A Timely Festival Finds a Fitting Home

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A recent post on Instagram alerted me that The Corazon Theatre on Granada Street had its official post hurricane Matthew re-opening. This was heartwarming news, especially in view of the dozens of water logged seats that line the sidewalk of DeSoto Street. In conjunction with the re-opening was the hosting of an event called Cinema Verde - an international and environmental film and arts festival. 

19 films were featured from independent artists representing India, France and Denmark to name a few.  Various directors were on hand for the event, ready to interact with audience members.

I saw a 2014 documentary called My Hottest Year on Earth (directed by Christian Dalsgaard)  It profiled a Danish meterologist named Mikkel F√łnskov.  He quit his job to travel the world for a year in search of areas especially effected by extreme climate and weather.  His travels took him to several destinations including the Phillipines (where typhoon Haiyan caused major devastation), Bangladesh, drought-stricken Bombay Beach, CA (at a record 223 ft below sea level) and Miami - whose imminent sea level rise was discussed. Mikkel got "into the trenches" with locals in each region and made a concerted effort to gain a deeper understanding of how extreme climate and weather impacts the daily lives of residents.  I'll never forget Mikkel's conversation with a 12-year old Filipino boy - he was incredibly reflective, optimistic and spoken like an adult.  He spoke of his family's determination to persevere and smile despite the wreckage surrounding them.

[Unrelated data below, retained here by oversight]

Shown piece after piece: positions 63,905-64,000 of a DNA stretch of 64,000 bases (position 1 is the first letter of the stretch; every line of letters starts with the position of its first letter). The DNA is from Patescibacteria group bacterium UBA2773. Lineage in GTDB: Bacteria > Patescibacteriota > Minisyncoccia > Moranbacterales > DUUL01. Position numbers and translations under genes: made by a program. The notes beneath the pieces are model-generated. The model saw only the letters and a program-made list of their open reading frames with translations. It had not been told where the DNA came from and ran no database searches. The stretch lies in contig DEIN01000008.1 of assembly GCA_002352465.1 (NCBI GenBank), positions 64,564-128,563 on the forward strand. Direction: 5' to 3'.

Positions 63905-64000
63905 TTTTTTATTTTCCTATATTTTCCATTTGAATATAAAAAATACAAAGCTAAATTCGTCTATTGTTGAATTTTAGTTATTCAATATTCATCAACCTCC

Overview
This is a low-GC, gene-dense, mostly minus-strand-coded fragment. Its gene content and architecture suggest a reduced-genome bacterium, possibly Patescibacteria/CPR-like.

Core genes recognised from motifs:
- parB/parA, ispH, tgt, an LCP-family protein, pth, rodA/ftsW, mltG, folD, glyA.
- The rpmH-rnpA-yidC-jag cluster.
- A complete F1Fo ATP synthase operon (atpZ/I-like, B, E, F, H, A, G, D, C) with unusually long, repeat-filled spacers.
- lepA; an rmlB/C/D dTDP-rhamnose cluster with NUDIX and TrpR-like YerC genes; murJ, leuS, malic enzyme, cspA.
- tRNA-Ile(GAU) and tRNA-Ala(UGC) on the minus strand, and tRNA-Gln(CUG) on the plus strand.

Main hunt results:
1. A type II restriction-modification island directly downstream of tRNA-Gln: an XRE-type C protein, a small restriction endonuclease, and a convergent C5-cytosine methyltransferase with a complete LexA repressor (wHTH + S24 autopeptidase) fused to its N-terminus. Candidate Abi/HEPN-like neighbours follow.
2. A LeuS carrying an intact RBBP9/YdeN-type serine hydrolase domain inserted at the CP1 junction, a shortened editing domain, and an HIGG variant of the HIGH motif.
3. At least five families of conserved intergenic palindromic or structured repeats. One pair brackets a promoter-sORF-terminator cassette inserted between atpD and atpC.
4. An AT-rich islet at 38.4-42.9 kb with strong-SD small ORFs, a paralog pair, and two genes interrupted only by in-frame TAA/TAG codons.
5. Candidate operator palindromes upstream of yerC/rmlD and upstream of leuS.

Despite being a 2014 documentary, My Hottest Year on Earth was incredibly timely as I sat in a recently flooded theatre.  This in a city still recovering from an extreme weather event of its own. 

Two nights before watching My Hottest Year on Earth, I got to meet the film festival's Founding Director, Trish Riley and Program Manager Penny Niemann.  They have been wonderful resources in connection with the festival. The information they provided and their friendly, conversational personalities made a nice impression and fostered eager anticipation of attending the festival.  

After the film ended, I was pleased to overhear in the lobby a French-speaking woman named Annie discussing a garden she tends in Lincolnville - a neighborhood adjacent to the cinema.  The garden suffered during hurricane Matthew.  If you know me personally, you know that I consider meeting French speaking locals to be a special treat.  I grew up speaking French regularly until I was eight and went on to study it in school for five years.  Opportunities to have French conversations in St. Augustine are few and far between.  I got to watch My Hottest Year on Earth along with Sarah Katz, the director of Moosehead's Wicked Good Plan (another film featured during the festival). As it turns out, she is a fellow Francophone.  This only came to light after the film when we met Annie in the lobby.

Cinema Verde usually takes place in Gainesville. I'm glad they've found another home here in our old city.